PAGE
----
"Here's your kid (hands it off to the nurse), and now let's do some surgery rather than let you bond!"
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[User Picture]From: zoethe
2010-06-07 12:22 am (UTC)
I know. I was stunned at the notion of the cosmetic surgery c-section.
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[User Picture]From: kythsharrie
2010-06-06 07:29 pm (UTC)
Oh I plan to be prepared for the day of birth. I keep telling my guy (the baby's daddy) that I will NOT have an epidural. He's all "Oh yes you will! You don't have a choice!" all because he's watched those shows on Discovery Health (about births and such). I think it's unnecessary. Yes, I'll be in pain, but that's fine. Unless there are issues galore, I'd rather have the baby as natural as possible.

And gods help the doctors and nurses if they try to take my baby away to the nursery before I'm ready to let him/her go.

What I consider shocking though is the fact that my youngest step-sister was due to give birth in January. I was talking to my uncle and he said her doctor scheduled a c-section for this date and I was all "What? Why? What's wrong?" And he said it was because the doctor didn't want the baby to be born late. It was already a week past the due date and all that crap.

I dunno about that. It was bizarre. Okay. So the baby MIGHT be a bit late. As long as there are no issues and complications give it a little more time before ripping the baby out of momma. I swear, doctors and their frequent use of c-sections. If my doctor tries without giving me time with the baby I'll sue the damn hospital.

I even know the approximate date of conception so I know more or less when the baby's due.
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[User Picture]From: ba1126
2010-06-06 08:02 pm (UTC)
Mine were all (all seven!) between 10 days and two weeks late! Every body's body is different!
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[User Picture]From: ba1126
2010-06-06 07:45 pm (UTC)
In my experience (seven births), it depends on the hospital, the doctor and the patient. I used three different hospitals, and three different doctors.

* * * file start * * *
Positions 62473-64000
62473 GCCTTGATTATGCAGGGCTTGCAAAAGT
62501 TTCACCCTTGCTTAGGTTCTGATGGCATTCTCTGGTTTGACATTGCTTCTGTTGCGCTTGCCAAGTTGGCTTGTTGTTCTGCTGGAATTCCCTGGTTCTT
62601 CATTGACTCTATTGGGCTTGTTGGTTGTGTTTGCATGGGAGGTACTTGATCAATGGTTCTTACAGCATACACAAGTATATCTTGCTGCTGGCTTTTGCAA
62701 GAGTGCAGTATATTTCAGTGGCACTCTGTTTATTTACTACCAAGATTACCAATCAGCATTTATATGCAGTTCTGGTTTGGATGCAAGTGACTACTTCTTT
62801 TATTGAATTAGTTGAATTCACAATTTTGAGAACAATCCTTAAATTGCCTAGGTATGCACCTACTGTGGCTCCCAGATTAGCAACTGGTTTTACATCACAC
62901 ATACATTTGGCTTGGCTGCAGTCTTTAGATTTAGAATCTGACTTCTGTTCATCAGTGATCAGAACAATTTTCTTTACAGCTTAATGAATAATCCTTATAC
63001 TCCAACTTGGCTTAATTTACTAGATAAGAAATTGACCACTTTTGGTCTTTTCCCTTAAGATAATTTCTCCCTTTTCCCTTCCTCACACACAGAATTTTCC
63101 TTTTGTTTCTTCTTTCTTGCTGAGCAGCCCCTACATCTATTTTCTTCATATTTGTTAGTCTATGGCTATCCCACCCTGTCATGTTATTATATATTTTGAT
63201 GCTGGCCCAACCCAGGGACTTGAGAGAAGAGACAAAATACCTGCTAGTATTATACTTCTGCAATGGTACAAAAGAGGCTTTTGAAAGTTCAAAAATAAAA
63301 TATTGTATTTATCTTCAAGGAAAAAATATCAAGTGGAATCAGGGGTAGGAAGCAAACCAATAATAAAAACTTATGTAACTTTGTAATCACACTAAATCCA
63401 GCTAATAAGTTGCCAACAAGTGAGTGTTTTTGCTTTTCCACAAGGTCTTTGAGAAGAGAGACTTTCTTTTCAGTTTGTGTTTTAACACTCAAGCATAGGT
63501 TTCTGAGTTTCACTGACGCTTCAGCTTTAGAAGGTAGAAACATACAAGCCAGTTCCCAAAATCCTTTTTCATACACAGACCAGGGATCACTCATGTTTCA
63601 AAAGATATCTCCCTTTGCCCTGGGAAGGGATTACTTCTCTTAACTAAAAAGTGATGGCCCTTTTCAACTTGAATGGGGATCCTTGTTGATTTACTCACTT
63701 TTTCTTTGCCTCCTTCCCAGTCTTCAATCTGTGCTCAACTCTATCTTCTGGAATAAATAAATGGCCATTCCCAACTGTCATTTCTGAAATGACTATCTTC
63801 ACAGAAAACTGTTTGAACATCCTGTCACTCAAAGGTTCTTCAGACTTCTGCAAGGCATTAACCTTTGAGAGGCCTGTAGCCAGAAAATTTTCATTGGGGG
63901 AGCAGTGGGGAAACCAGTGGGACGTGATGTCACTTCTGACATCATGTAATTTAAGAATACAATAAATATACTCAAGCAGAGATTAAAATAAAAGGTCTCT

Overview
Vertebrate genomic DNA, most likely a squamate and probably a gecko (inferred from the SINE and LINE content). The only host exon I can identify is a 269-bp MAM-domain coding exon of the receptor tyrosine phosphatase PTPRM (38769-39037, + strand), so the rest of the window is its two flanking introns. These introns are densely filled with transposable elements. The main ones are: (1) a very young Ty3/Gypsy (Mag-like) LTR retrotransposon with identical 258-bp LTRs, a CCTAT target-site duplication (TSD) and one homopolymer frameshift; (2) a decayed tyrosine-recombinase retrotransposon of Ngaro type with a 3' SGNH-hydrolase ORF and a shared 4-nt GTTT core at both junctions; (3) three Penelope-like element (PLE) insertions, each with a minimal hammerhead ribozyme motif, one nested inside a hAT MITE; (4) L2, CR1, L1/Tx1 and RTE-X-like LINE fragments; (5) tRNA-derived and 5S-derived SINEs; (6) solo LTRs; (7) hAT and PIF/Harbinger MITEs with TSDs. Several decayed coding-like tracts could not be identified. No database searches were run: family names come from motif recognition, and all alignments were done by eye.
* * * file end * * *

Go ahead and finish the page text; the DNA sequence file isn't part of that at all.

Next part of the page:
With the first birth, I was given sodium pentathol while in mild labor and came to eight hours later as they wheeled me into the delivery room for a normal (but groggy) delivery.

My second was in a different hospital, different doctor. I had many hours of mild labor, then two 'really good' pains, and the head started crowning!! No time for anything but catching the baby!!

The next two were in a third hospital with a third doctor. They were much the same as number two, long hours of little progress, then rapid crowning and delivery.

Fast forward 13 years!

Number 5 was the same doctor and hospital, but a VERY different experience! The baby was three pounds bigger, and "sunny side up". Again with long hours of little progress, and then with a few pushes, he entered the birth canal, but got STUCK! At this point, I insisted I would have him vaginally, and it really was too late to do otherwise. With several young 20-something nurses saying "push harder!" (I have done this four times before, and I am pushing my GUTS out!!), I delivered a beautiful baby with a very swollen face, but otherwise perfect!

Number 6 and 7 were the same doctor, small babies and the old story of "no progress, no progress ...The head is crowning! (they didn't want to believe me and I said "I know what I'm talking about! Check and see!" They just about managed to catch the last one!!
I made it clear that I was
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[User Picture]From: zoethe
2010-06-07 12:36 am (UTC)
Yes, listen to the mother!
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[User Picture]From: zoethe
2010-06-07 12:41 am (UTC)
Many young doctors are terrified of twins and breech births because they've never seen one. They have no clue what to look for, what's within the realm of normal, because no medical school in the US is teaching it.